Life is largely returning to normal. Masks are no longer required, restaurants are back to 100 percent capacity, and people are beginning to travel again. When will the economy return to normal, and what will normal look like?

Christopher Douglas, Ph.D.
Christopher Douglas, Ph.D., is an associate professor and chair of the Department of Economics at the University of Michigan-Flint

These are difficult questions to answer, as the economy has never been in a recession like this one, where numerous sectors were shut down while massive amounts of fiscal and monetary stimulus were pumped into the economy. The $2 trillion CARES act was signed into law in March 2020 while another $900 billion COVID relief bill was signed into law in December 2020. President Biden recently signed the $1.9 trillion American Rescue Plan into law in March 2021.

Each one of these bills, by itself, would be the largest piece of fiscal policy enacted in American history. The national debt has increased by $5 trillion since February 2020, meaning nearly 20 percent of the entire national debt was created in the past year. The debt-to-GDP ratio exceeds 100 percent, a level not seen since World War II.

The Federal Reserve has doubled its balance sheet from $4 trillion in February 2020 to $8 trillion today by acquiring government debt, mortgage debt and other assets, representing unprecedented expansionary monetary policy. The Federal Reserve has nearly doubled the money supply, increasing the money supply from $3.6 billion in February 2020 to nearly $6 trillion today. This means that 40 percent of all dollars ever created were created in the last 16 months. These unprecedented times make it difficult to give an economic outlook.

With that said, I believe that the latter half of 2021 is likely to be the opposite of 2020. Last year saw people sheltering-in-place and saving money. The personal savings rate in the U.S. increased from 7.5 percent prior to COVID to 30 percent during COVID, as many of the relief checks were simply deposited in the bank during the shutdown. With life returning to normal in the second-half of 2021, people will be eager to spend this money to make-up for lost time.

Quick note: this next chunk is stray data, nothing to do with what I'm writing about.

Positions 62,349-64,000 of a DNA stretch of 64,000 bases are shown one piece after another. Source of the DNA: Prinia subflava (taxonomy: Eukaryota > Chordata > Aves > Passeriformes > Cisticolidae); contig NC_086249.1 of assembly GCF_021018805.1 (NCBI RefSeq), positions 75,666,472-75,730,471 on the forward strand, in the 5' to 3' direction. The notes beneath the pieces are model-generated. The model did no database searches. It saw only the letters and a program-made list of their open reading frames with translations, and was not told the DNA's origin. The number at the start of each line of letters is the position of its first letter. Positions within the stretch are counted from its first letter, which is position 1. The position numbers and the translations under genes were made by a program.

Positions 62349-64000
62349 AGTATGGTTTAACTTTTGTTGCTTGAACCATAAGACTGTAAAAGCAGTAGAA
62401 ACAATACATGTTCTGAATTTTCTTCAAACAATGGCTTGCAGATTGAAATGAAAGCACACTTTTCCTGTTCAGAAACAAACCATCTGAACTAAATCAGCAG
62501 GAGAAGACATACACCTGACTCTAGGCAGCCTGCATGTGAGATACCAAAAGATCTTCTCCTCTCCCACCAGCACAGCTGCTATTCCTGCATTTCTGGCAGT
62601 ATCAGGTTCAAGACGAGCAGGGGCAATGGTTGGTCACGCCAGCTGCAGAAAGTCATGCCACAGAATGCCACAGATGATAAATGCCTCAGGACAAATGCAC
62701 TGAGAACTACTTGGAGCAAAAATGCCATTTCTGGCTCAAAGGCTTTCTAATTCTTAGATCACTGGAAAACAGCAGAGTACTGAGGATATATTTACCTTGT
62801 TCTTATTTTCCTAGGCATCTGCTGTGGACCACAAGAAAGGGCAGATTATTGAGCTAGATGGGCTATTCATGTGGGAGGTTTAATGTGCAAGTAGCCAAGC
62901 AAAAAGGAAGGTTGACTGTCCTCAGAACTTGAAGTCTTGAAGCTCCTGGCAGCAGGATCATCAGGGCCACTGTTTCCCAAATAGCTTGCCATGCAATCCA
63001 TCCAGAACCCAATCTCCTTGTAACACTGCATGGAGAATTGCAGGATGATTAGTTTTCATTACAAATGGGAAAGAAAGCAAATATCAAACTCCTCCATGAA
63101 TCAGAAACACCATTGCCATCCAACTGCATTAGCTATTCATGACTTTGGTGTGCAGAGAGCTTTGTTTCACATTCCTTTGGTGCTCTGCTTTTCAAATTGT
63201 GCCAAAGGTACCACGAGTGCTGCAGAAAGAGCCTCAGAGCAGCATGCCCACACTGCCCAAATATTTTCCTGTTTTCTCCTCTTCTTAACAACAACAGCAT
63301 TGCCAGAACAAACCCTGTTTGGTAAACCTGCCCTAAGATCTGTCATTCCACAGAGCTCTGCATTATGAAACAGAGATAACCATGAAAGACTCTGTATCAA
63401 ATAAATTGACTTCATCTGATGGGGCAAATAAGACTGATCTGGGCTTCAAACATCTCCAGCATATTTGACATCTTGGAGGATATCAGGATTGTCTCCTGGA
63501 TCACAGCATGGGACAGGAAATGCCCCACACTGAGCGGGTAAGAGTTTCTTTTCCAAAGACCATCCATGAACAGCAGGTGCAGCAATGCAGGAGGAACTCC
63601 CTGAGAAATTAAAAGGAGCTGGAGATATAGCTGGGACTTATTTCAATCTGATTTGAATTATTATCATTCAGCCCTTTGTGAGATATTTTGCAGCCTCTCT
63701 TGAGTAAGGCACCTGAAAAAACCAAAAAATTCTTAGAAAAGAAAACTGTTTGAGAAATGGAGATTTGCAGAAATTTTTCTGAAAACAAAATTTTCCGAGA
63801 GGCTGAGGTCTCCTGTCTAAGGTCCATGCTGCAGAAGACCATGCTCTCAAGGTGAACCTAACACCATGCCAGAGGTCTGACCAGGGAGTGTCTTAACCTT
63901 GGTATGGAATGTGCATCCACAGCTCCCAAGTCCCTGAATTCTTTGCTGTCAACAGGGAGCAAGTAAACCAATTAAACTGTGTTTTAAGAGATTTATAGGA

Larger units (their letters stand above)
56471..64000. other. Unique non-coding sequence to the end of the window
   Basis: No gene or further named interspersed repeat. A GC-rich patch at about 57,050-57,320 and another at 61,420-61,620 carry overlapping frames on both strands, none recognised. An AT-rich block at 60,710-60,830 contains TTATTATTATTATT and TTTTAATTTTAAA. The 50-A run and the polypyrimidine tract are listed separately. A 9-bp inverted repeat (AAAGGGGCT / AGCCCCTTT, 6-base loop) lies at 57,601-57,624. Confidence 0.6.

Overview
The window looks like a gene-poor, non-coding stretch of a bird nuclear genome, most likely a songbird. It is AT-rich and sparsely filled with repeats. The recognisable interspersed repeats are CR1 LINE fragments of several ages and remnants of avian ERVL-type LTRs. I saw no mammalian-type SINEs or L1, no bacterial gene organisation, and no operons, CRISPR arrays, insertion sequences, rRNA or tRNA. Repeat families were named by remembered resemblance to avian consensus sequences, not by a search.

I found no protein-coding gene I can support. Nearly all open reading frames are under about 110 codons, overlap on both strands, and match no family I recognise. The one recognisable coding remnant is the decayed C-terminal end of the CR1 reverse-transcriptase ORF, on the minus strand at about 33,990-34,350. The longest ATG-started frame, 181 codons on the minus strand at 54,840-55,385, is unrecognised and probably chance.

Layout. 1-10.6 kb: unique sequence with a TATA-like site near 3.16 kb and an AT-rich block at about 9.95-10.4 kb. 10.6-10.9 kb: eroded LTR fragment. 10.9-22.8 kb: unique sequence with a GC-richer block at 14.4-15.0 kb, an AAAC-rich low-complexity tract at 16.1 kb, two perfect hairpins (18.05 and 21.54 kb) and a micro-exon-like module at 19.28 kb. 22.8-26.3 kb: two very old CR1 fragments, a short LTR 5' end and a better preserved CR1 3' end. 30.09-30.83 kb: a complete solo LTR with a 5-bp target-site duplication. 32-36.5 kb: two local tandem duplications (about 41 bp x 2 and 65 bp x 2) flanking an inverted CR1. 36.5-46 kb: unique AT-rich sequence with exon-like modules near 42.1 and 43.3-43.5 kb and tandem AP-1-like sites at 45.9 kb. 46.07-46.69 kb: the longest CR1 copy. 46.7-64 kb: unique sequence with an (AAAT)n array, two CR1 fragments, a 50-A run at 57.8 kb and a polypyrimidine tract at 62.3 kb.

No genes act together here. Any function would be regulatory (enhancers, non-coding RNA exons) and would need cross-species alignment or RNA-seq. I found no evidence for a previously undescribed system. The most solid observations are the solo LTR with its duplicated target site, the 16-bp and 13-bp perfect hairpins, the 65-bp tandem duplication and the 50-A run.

I expect the demand for things such as travel, leisure and hospitality to surge, which will put upward pressure on prices, meaning inflation. Surging demand will be compounded by shortages throughout the economy caused by the shutdown. Rental car prices are surging as the demand for travel is increasing, coupled with shortages due to rental car companies jettisoning their fleets last April and the microprocessor shortage making it impossible to replace them. There are reports of tourists in Hawaii renting U-Hauls because they are cheaper than renting a car at the airport.

Labor supply issues are a further problem. There are a record-high eight million job openings in the economy, yet labor force participation is at a 45-year low. If these open jobs were filled, U.S. employment would exceed its pre-pandemic high.

I expect a frustrating economy from the consumer standpoint. Things will be crowded, expensive and in short supply. If the 2020 economic problem was unemployment, the 2021 problem will be inflation.